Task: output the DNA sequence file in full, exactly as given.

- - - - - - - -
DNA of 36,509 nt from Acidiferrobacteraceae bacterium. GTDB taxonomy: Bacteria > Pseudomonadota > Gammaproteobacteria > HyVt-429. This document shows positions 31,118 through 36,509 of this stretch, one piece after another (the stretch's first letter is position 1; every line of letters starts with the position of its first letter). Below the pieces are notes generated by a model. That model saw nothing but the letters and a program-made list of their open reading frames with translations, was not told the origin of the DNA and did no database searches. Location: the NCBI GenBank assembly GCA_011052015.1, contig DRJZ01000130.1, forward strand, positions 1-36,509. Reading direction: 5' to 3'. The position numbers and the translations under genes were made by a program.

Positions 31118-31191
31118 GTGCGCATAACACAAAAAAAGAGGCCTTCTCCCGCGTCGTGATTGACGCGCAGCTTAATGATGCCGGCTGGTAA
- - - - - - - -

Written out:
DNA of 36,509 nt from Acidiferrobacteraceae bacterium. GTDB taxonomy: Bacteria > Pseudomonadota > Gammaproteobacteria > HyVt-429. This document shows positions 31,118 through 36,509 of this stretch, one piece after another (the stretch's first letter is position 1; every line of letters starts with the position of its first letter). Below the pieces are notes generated by a model. That model saw nothing but the letters and a program-made list of their open reading frames with translations, was not told the origin of the DNA and did no database searches. Location: the NCBI GenBank assembly GCA_011052015.1, contig DRJZ01000130.1, forward strand, positions 1-36,509. Reading direction: 5' to 3'. The position numbers and the translations under genes were made by a program.

Positions 31118-31191
31118 GTGCGCATAACACAAAAAAAGAGGCCTTCTCCCGCGTCGTGATTGACGCGCAGCTTAATGATGCCGGCTGGTAA